For many of us, digital image capture has become an integral part of our outdoor excursions, whether to fish, hike, bike or what have you. This is due mostly to technological advancements that have made image capture cheaper, simpler and more affordable. And each of these technological these leaps has forever changed the way we record and share the memories we create when we're out in the wild. The latest of these -- even if it is more of a hop than a leap -- may be the Lily Camera which, since its introduction a few weeks ago, has made a massive splash.
The first of these leaps was the introduction of digital cameras, which quickly replaced their bigger, less user friendly and much costlier film counterparts and allowed us to snap still photographs to our hearts' content. Next came the GoPro which -- by delivering a ultra-compact, impact and waterproof high resolution video camera at an affordable price -- did nothing short of revolutionizing the way video and film are captured in the outdoors. To some degree, the latest of these leaps has been advancements in drone technology, which have allowed precocious individuals to leverage existing digital image capture technologies in a whole new way, soaring GoPros and other video cameras to places we can't travel by foot to capture aerial vistas and all other manner of captivating perspectives. But drones aren't for everyone. They're often expensive, can be cumbersome, and have a steep learning curve. And these facts have kept drone technology from truly reaching the masses.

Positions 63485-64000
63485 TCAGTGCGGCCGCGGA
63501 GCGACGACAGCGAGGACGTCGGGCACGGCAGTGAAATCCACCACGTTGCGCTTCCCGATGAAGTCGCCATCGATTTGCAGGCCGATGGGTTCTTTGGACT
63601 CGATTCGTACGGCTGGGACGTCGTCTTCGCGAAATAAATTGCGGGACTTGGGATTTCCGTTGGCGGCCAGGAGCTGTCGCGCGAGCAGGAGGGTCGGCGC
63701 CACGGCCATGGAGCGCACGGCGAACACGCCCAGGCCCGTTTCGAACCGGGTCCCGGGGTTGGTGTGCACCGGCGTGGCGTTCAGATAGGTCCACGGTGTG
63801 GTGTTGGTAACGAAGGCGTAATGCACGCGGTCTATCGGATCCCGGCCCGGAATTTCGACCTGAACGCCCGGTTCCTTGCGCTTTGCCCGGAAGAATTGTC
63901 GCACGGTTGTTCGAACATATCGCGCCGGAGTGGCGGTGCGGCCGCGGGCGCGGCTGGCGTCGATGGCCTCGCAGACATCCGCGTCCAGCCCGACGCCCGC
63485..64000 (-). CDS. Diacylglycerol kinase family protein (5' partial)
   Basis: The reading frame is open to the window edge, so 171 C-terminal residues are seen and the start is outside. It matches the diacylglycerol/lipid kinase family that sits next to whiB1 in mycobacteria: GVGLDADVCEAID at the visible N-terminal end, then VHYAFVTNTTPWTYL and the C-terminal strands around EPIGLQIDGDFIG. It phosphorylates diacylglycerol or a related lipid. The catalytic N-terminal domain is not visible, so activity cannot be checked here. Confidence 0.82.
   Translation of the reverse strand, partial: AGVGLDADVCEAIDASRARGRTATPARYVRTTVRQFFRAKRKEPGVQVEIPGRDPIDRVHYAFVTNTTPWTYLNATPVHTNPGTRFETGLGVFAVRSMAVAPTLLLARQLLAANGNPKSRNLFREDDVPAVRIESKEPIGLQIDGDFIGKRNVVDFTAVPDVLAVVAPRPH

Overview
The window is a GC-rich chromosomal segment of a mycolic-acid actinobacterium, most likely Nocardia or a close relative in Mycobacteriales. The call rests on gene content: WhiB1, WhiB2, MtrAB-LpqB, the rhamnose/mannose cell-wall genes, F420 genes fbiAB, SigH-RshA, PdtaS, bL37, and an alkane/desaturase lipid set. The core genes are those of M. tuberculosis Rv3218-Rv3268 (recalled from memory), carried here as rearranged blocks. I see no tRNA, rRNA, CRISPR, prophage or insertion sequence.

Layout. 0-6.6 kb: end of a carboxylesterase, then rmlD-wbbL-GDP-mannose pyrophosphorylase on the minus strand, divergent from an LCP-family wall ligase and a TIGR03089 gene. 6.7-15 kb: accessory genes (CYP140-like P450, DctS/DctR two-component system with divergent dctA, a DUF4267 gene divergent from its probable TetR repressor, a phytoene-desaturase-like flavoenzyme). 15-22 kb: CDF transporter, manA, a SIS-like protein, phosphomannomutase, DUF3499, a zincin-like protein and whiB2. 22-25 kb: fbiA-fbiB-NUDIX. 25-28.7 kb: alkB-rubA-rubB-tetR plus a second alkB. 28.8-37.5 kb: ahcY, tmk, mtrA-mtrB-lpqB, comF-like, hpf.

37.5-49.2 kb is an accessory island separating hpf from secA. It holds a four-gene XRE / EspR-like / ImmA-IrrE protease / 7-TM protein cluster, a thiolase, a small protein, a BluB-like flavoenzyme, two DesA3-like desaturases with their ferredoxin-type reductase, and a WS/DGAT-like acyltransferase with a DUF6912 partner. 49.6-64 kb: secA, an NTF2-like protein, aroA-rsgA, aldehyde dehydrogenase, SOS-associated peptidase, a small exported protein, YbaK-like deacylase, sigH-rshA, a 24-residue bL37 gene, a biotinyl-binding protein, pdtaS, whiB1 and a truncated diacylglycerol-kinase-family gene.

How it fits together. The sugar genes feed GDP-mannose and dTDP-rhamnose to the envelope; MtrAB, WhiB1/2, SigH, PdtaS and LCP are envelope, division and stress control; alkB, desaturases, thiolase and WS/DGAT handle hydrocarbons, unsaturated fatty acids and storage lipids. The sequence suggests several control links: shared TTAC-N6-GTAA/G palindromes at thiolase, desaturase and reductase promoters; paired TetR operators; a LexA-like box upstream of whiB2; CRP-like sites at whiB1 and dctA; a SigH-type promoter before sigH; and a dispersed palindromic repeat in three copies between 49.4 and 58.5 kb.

But that may be changing, thanks to the innovations behind the Lily Camera, which may represent the hop that turns drone technology into the next true leap in digital image capture.
Put simply, the Lily Camera is a HD video (1080p for normal video, 720p for 120fps slow-mo) capture drone for everyone -- not just those that have the time, interest and energy in spending countless hour practicing on a simulator in order to become adept at piloting one. Yes, most drones are easy enough for virtually anyone to fly with only a little bit of practice, but being able to fly them without eventually destroying or damaging them and well enough to capture the kinds of videos and images that most of us want to see is another thing entirely.
With Lilly, the operator need not worry about time spent refining their takeoff and landing skills, how to safely pilot during high winds, ability to consistently maintain a line of sight with the subjects of their film or video and so on. Why? Well, because Lilly flies itself.
Lilly's inventors like to call Lilly "throw and go," because that's exactly what you do. Take Lilly out, wait for her eyes to light up blue (which means the drone has acquired an adequate GPS satellite signal and is ready to fly). Then throw. Lilly springs to life, starts her rotor blades, hovers and waits for you to do whatever it is you plan to do -- ski, snowboard, hike, bike or fish.
Lily knows that you are you because of a wristband you wear that allows the drone to track and follow you and how it does so is entirely up to you. Lily can follow you, lead you, track you from the side or loop around you. You determine how high and how close. Lilly can also capture 12 megapixel still photos. Oh, and it's waterproof -- a detail of major importance to fishermen who will want to tote Lily along on rivers, streams, beaches and oceans without having to worry about it taking a drink.
Lily is also fairly compact and light, weighing only 2 pounds, and was designed to fit into and be easily carried in a backpack.
Thanks to Lily -- which sadly won't hit the trails till early 2016 -- spotting an angler, skier or snowboarder with a drone behind them may become as common as spotting one snapping photos with a digital camera or recording video with a helmet or stick-mounted GoPro. Whether that's a good thing or a bad thing is up to you, but there's no denying that Lily is a force to be reckoned with.
Until June 15 (a mere 11 days away), Lily's creators are offering pre-orders of the Lily Camera for an astounding $499. After that, Lily jumps to its regular and much more expected price of $999. That's a 50% savings. So, if you're thinking of getting in on what Lily is selling, do it now.
Whatever the case, watch the video below and prepare to be amazed.